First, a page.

#WorldKidLit Wednesday: Elephant Island

Elephants are not generally considered to be seafaring animals although they do come with built-in snorkels. When Arnold the elephant’s boat sinks, his snorkel proves very useful. He ends up on a tiny island, which, hilariously, is no larger than one of his legs. Some might despair at this situation; not so Arnold! His snorkel … Continue reading #WorldKidLit Wednesday: Elephant Island

(More) ASIAN TITLES CELEBRATING UN SUSTAINABLE DEVELOPMENT GOALS & SOCIAL EMOTIONAL LEARNING

Consider this part two of the June 21st post where I highlighted mainly books from Singapore on the newly released booklist from the AFCC (Asian Festival of Children's Content) and the Singapore Book Council highlighting Asian titles celebrating UN SDG goals & social emotional learning. Now let's look at some books on the list from … Continue reading (More) ASIAN TITLES CELEBRATING UN SUSTAINABLE DEVELOPMENT GOALS & SOCIAL EMOTIONAL LEARNING

#WorldKidLit Wednesday: How Beautiful

The question of what is beautiful has preoccupied philosophers and poets alike. In How Beautiful, however, a caterpillar is the one pondering the subject. Yes, a caterpillar! In this elegant and whimsical picture book from Italy, a young caterpillar sets out to find exactly what beautiful means. As the book opens, the caterpillar lives "a … Continue reading #WorldKidLit Wednesday: How Beautiful

#WorldKidLit Wednesday: Cicada

Office work can be dull, monotonous and thankless, especially for a cicada. In Cicada, a picture book aimed at high school readers, author/illustrator Shaun Tan reinvents the eponymous insect of the title as a data entry clerk. For seventeen years, Cicada has worked late, never taken a sick day, and received very little in return. … Continue reading #WorldKidLit Wednesday: Cicada

Asian Titles celebrating UN Sustainable Development Goals & Social Emotional Learning

Thanks to the AFCC (Asian Festival of Children's Content) and the Singapore Book Council Singapore Book Council / AFCC (Asian Festival of Children's Content) Book recommendations for children and young adults which support the understanding of the  UN 2030 Agenda -- i.e., the 17 Sustainable Development Goals (the SDGs)-- set in 2015, with specific targets and … Continue reading Asian Titles celebrating UN Sustainable Development Goals & Social Emotional Learning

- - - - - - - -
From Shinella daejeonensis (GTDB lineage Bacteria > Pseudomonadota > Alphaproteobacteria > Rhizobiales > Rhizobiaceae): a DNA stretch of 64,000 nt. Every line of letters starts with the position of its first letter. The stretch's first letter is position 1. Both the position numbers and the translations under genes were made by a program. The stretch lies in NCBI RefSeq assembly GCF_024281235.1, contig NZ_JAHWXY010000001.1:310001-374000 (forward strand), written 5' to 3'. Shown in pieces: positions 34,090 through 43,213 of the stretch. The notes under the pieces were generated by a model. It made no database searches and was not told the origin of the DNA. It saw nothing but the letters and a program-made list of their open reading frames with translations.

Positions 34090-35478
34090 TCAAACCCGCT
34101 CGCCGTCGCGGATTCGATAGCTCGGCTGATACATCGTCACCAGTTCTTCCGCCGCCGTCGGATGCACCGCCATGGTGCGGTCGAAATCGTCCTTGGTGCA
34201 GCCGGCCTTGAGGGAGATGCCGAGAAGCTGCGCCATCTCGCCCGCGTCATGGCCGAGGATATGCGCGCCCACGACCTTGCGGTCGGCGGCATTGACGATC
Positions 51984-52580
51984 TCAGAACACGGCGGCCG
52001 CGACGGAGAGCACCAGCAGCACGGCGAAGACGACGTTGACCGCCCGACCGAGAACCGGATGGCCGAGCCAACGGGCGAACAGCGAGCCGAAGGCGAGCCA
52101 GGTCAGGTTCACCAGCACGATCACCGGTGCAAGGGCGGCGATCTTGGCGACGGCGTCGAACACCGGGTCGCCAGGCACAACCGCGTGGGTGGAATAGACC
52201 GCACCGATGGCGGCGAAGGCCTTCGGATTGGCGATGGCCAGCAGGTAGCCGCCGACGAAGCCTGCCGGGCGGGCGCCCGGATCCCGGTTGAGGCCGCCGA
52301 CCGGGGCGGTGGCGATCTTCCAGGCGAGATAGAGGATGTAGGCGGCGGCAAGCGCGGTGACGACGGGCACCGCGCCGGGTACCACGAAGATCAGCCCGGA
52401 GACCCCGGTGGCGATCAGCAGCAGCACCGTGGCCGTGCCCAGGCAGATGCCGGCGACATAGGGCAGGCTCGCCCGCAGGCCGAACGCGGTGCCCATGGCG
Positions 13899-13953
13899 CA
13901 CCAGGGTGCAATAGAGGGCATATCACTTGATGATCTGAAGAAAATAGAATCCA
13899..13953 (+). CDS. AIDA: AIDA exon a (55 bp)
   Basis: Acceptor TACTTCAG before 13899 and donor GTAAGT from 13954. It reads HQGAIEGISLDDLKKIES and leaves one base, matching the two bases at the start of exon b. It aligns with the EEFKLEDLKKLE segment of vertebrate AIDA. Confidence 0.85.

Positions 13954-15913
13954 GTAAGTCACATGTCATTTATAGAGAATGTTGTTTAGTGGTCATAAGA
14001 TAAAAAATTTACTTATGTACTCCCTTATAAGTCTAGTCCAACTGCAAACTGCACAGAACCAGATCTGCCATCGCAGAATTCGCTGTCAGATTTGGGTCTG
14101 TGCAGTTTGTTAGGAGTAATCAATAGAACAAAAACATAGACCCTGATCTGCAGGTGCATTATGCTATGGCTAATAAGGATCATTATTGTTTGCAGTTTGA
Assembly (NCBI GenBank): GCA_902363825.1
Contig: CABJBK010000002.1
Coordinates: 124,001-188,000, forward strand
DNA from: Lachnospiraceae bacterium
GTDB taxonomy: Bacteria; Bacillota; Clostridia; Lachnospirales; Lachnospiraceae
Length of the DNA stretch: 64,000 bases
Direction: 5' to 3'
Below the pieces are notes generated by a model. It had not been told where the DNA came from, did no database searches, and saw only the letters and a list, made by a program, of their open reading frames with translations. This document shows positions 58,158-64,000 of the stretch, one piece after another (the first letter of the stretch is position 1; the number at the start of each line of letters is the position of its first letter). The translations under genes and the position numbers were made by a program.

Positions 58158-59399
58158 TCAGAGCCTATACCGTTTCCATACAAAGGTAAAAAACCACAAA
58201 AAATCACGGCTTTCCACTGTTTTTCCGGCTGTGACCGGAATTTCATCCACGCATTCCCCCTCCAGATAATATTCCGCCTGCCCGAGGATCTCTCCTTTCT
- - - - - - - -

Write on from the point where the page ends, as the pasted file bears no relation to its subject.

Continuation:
#WorldKidLit Wednesday: Mister Fairy

Think every fairy looks like Tinkerbell, with a cute tutu, and a twinkle in her lovely eye as she daintily darts around waving her magic wand like a ray of magical sunshine? Think again. "Everyone knows the forest is full of all kinds of fairies… There are morning fairies, brave fairies, sleepy-time fairies, and even … Continue reading #WorldKidLit Wednesday: Mister Fairy

#WorldKidLit Wednesday: Magic Candies

I don't mean to brag, but my colleagues recognize me as a children's book maven. I often seem to know of the newest and most notable picture books, and get my hands on them as soon as they are available. How do I do it? In addition to reading a few trade publications and blogs, … Continue reading #WorldKidLit Wednesday: Magic Candies

#WorldKidLit Wednesday: Little Bear’s Treasures

A shiny button, a soft cloud, a bush full of blueberries. Why, they’re treasures of course! At least they are to Little Bear; not so to the other animals he meets, who dismiss his finds as “junk.” Until Little Bear meets Little Bird. “‘Ooo, a magic stick!’ said Little Bird.” Aha! Finally, a creature after … Continue reading #WorldKidLit Wednesday: Little Bear’s Treasures

#WorldKidLit Wednesday: Catch That Chicken!

Catch That Chicken! is author Atinuke and illustrator Angela Brooksbank's latest collaboration since the adorable B is for Baby for beginner readers. Using a similarly vibrant illustrative style, the picturebook for ages 2-5 follows a little girl named Lami. She lives in a compound with a big baobab tree, a cattle pen, multiple houses and … Continue reading #WorldKidLit Wednesday: Catch That Chicken!

Five Books Celebrating Caribbean Christmas

“West Indians do not give up traditions easily – even traditions like Christmas trees and carols about snow that seem a little out of place on tropical islands. Adopting traditions from other places is another West Indian tradition.” Vashanti Rahaman, Author’s Note, O Christmas Tree